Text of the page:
Carcassonne, known as “La Cite” is a fortified citadel in southern France whose important strategic position between the Mediterranean and the Atlantic led to it being inhabited since before the Ancient Roman era.
Carcassonne is believed to have first been a hill fort known as an “oppidum” created in the sixth century BC and which formed a vital link between Europe as a whole and the Iberian Peninsula.
In the first century BC, Carcassonne and the area in which it was located were incorporated into the Roman Empire and, in the third and fourth centuries, the town began taking shape with the construction of a mighty wall. This, now largely ruined, wall is still visible in Carcassonne today.
In the Visigoth era, Carcassonne was a powerful stronghold, leading to a series of construction campaigns. However, it was from the twelfth century onwards that the structure of Carcassonne really took hold, initially with the building of the Count’s Castle or “Chateau Comtal”. The medieval fortifications seen today were built in the thirteenth and fourteenth centuries.
Throughout its history, Carcassonne has been considered untouchable. Even before its walls were built it was the subject of two failed sieges in the thirteenth century and, during the Hundred Years’ War, an attack was never even attempted.
It was only in the nineteenth century that Carcassonne began to suffer deterioration was it was exploited for materials. The Carcassonne seen today was reconstructed by Violett-le-Duc.
There is much to see at Carcassonne, including its incredible double fortified 3 km walls and 52 towers. There are audio guided tours of the majestic citadel and visitors can explore the cathedral, both built by the then ruling Trencavels.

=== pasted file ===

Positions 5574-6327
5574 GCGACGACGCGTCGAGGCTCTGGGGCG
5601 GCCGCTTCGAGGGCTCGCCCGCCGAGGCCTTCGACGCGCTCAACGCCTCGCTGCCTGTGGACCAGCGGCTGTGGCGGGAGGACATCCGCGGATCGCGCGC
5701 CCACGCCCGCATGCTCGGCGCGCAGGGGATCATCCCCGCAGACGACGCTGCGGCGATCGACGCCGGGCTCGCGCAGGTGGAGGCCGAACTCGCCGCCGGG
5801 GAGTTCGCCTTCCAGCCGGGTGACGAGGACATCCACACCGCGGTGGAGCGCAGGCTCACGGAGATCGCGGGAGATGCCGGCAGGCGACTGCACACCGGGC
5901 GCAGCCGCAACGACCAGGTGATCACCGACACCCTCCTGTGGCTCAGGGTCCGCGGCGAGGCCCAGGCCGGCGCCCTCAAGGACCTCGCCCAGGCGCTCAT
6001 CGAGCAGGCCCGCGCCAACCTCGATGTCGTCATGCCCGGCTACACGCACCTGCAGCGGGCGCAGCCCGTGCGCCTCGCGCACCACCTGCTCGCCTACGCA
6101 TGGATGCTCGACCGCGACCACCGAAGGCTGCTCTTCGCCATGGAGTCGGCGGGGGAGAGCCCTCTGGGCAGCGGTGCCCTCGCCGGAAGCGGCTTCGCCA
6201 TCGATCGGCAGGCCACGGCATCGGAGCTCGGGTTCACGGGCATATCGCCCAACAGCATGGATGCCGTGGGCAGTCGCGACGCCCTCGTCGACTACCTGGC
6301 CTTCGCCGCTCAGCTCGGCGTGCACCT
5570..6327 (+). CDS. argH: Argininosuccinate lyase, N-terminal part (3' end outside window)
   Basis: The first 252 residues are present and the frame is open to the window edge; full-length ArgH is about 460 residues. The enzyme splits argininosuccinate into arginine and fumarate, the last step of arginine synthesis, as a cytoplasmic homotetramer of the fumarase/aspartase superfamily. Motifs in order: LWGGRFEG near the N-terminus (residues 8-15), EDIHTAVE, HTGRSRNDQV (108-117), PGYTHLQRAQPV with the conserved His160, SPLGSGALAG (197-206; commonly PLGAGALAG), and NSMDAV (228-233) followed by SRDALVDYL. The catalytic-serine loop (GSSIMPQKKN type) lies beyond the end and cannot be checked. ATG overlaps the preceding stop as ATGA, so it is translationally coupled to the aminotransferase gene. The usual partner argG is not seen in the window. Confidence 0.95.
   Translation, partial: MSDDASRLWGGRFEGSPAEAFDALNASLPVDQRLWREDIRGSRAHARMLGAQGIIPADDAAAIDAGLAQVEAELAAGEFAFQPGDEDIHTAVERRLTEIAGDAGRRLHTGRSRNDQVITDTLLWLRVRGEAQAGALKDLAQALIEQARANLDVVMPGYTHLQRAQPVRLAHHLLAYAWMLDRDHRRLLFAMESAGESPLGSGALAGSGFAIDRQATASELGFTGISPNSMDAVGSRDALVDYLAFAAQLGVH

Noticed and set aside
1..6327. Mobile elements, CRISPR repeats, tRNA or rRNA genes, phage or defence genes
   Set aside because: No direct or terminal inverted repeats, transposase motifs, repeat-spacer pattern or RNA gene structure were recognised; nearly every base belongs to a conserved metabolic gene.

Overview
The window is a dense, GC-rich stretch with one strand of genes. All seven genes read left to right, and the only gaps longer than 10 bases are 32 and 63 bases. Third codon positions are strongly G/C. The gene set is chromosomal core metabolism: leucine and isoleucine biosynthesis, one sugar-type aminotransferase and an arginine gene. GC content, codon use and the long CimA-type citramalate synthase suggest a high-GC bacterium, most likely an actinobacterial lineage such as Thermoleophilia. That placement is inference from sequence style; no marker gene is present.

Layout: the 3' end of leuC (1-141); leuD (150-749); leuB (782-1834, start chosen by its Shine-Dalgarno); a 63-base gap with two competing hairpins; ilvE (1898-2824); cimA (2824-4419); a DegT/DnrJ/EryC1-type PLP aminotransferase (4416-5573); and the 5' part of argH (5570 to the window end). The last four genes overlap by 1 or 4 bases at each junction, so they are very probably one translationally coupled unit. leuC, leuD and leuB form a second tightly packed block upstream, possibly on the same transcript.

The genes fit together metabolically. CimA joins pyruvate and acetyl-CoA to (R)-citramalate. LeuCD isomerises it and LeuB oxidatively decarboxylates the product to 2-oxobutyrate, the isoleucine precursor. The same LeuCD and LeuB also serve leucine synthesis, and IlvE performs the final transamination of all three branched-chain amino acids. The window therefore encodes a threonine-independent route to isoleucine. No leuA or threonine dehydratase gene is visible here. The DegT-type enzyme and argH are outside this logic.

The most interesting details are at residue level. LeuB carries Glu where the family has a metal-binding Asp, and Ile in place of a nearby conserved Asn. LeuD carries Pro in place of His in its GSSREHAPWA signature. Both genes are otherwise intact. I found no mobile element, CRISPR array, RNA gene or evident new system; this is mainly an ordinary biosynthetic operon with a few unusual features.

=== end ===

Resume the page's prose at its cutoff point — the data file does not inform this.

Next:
Tourists are also advised to visit the town’s central square, dominated by a large water fountain. There are several restaurants and outdoor cafés here. Alternatively, one can visit the various wine tasting spots scattered all around Carcassonne, whether that be the Minervois to the north, or the rugged Corbières to the south.
Since 1997, Carcassonne has been a UNESCO World Heritage site.
Getting to Carcassonne
If you’re traveling from Paris to Carcassonne, which is 385 miles (620 km) away, you can either hop on a train or drive south. Trains leave from both Paris’ Gare de Lyon and Montparnasse train stations and require a short layover in either Toulouse, Bordeaux, Montpellier or Narbonne. If you decide to drive, the fastest option is to go through Toulouse.
Take the A10 highway to the A20, and then the A61 once you reach Toulouse. French highways have lots of rest areas if you’re looking for a short break; if you want to get off the highway and explore a bit, the small town of Gramat (near the clifftop village of Rocamadour) is a good halfway point, with several restaurants and hotels to choose from.
The medieval city has 3 pay-and-display car parks.
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